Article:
This post is presented to you by Ambra
As seen in a previous post, I am in Geneva to share the information about the human rights situation in Cyprus, in particular the situation of children living in the northern Cyprus (TRNC), at an international level. The goal has been to make sure that the delegations of all countries have this information, but more importantly, that in January 2019, during the official UN review of Cyprus, the delegations will ask about certain human rights issues that we found.
Usually countries under review will have a Pre-session, where civil society organisations can present the information directly to the delegations. However, the one specifically for Cyprus was cancelled due to a lack of speakers. Therefore, in order to distribute the information to the delegations throughout the week, I had to come up with alternative ways.
The first method was to directly approach the representatives of the delegations and explain why they needed to listen to what I had to say within 15 seconds. This usually occurred within the 10 minute window before and after other countries Pre-sessions. The representatives would have the name of their country in front of them and this would allow to know who I was speaking to and how to adapt my pitch.
In the 15 second pitch I would explain that the Cyprus Pre-Session has been cancelled so this would be one of the few chances to gather information. Usually, the representatives were interested and took the documents promising to look over them or pass them on to the appropriate person. Some were actually interested in the topic, asked questions and engaged in conversation. Only one had a problem with the topic and reports, and tried to lecture me on the political situation in Northern Cyprus and how what I was distributing was wrong!
As a whole, this method definitely put my networking skills to the test! Within 10 minute windows I had to reach as many people as possible but still make sure to make a lasting impression so that the research results were known and hopefully used at a later stage. This was exceptionally difficult since I was very conscious as to not over step my role as ‘researcher’, and cross the line into activism.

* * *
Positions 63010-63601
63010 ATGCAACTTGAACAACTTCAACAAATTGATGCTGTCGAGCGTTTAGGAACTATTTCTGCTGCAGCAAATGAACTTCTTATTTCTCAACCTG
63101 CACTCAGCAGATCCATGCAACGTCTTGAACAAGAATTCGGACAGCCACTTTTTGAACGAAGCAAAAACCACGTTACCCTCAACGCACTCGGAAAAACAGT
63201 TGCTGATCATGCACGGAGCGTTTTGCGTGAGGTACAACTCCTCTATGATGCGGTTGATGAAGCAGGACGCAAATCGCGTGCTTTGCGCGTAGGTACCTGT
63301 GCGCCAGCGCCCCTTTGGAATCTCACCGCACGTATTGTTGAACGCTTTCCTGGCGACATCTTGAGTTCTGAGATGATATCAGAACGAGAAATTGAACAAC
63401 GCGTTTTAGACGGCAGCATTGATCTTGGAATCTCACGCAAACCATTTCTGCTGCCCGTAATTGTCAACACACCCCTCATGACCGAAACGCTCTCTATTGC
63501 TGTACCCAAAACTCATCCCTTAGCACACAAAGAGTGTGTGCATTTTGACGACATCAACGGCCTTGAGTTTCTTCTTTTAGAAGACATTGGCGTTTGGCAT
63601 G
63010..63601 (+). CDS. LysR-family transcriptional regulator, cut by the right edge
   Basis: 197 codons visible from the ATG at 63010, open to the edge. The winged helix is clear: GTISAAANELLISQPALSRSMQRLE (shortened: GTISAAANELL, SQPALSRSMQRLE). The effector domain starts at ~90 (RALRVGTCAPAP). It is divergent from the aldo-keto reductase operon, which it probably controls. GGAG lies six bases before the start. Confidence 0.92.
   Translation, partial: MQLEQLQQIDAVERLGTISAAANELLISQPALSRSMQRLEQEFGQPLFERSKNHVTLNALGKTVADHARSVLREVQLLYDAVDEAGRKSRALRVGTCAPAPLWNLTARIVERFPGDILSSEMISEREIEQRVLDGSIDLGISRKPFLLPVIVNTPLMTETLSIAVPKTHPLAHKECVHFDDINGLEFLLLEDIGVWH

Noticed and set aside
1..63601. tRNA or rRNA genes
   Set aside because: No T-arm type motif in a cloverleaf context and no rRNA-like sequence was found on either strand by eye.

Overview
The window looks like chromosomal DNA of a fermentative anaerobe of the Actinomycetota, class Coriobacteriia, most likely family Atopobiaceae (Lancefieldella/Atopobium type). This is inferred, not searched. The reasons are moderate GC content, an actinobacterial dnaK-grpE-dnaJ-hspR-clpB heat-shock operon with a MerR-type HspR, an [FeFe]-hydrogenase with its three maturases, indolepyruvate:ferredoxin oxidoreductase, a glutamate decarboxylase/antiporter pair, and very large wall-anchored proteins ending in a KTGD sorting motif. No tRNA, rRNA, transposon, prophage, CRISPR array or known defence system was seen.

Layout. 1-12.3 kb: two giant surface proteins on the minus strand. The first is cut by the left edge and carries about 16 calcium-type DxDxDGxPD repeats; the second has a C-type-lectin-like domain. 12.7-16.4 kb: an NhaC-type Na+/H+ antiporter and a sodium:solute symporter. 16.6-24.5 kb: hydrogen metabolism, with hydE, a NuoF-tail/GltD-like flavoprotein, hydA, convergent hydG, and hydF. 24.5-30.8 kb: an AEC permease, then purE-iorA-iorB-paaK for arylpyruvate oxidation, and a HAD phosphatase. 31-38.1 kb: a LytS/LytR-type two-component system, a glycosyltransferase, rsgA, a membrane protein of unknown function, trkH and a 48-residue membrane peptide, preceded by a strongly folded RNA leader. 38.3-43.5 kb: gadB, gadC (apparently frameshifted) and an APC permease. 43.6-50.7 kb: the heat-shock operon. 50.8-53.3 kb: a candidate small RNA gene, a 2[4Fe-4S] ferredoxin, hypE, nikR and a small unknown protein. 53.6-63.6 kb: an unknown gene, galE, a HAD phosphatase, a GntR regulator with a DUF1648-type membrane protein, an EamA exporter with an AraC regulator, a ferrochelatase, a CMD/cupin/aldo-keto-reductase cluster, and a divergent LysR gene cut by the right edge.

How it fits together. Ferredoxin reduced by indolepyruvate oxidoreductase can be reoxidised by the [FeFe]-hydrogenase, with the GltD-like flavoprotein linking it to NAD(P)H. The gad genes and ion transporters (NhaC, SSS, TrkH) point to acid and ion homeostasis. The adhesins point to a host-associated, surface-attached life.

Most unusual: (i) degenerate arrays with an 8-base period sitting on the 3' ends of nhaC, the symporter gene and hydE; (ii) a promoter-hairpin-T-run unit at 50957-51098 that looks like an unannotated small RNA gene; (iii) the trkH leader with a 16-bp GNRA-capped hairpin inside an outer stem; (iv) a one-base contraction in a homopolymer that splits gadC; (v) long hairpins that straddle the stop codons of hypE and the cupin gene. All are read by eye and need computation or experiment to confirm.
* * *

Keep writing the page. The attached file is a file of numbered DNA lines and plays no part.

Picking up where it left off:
The second method used to distribute the information was to contact as many delegations as possible to request a short meeting and provide them with documents and a deeper explanation of the research results. The countries which responded positively to this were the following: the Netherlands, Australia, Slovakia, and Ireland. Each of these meetings led to very interesting and engaging conversations, which was a great way to discuss the research results in depth. One delegation commended us on the work, but most of all, all four delegations were thankful for the reports.
Most importantly, during these conversations, I was able to highlight key elements of the results as well as specific recommendations. A specific recommendation set forth was the idea of organising a bi-communal activity of research and reporting of children’s rights on the whole island of Cyprus. This proposed activity was very well received by all four delegations!
At this point, it is difficult to say which of these two methods was the most effective, but the second one clearly allowed for more depth as well as more of a personal interaction, which I think will allow for a greater impact further on in the process. In any case, regardless of the method taken, all delegations made it clear that they cannot make promises as to whether they will make such a recommendation, or a recommendation on the topic at all. But the positive response to the reports and discussions make me hopeful that perhaps one might… We will have to wait until next month to find out!